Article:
It's almost exactly the same when you learn mentalism. Instead, you start by learning the basic techniques or “chords”. Learning mentalism means that you have a tool belt of ways to prepare. It's not a guarantee that the situation will turn out the way you want it to or thought it would, but it's an underlying trust that no matter what happens, you are in control.
Traditionally, mentalists drew on books and other literary sources to gain a deeper understanding of the art and science of mentalism. This is an essential step, and thankfully, there are many great resources to make learning easier for you, such as mentalism books and mentalism courses. A mentalist is a practitioner of mentalism who uses technical skills, psychological subtleties, disorientation, hypnosis, cold reading, and spectacle to demonstrate what appears to be extraordinary mind reading, clairvoyance, foresight, and telekinesis. All acts of mentalism are ultimately clever tricks that people can't grasp, anyone who knows its secrets and how to apply them can perform mentalism accurately with any type of audience.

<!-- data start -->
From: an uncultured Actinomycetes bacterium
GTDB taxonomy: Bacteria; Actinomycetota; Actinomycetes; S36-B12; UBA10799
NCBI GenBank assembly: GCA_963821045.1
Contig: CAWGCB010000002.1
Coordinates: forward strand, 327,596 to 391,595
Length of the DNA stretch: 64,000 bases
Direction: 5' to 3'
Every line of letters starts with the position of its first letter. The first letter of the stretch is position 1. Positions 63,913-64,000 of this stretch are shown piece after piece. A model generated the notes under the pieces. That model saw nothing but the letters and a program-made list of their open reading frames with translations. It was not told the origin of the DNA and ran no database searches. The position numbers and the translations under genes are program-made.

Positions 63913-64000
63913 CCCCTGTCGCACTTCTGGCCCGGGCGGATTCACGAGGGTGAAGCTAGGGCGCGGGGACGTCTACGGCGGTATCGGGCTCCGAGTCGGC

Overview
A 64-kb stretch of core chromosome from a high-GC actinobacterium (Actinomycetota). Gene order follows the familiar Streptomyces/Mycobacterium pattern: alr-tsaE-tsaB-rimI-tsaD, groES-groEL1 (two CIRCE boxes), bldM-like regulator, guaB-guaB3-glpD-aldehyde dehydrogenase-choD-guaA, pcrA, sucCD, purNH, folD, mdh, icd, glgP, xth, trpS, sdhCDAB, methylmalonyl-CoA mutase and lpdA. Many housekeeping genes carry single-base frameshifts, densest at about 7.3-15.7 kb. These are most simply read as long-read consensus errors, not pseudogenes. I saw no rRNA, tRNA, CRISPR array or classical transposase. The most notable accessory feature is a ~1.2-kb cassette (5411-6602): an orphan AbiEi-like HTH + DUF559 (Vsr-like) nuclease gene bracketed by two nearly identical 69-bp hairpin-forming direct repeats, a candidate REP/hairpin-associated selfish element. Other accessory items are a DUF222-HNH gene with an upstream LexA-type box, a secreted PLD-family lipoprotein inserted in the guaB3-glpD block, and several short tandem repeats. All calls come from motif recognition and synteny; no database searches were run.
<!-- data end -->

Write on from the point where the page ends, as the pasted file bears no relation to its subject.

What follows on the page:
Mentalism is classified as a branch under magic and mentalists use various skills to surprise the audience. Many people are in love with the art of mentalism and admire all the professional mentalists they have the opportunity to see. The journey to becoming a mentalist needs constant practice, and finding the right mentor can be difficult if you're just starting to learn mentalism. One of his courses called Mentalism and Mind Reading, taught by Rich Ferguson, gives you a comprehensive guide on how to start a successful mentalism practice.
For starters, the most recommended texts on mentalism that you can consult are Practical Mental Magic by Theodore Anneman, Mind Reader by Lior Suchard and Tricks Of The Mind by Derren Brown. Many of these mentalists have spent their time researching certain techniques to share and teach with their fellow mentalists in the group.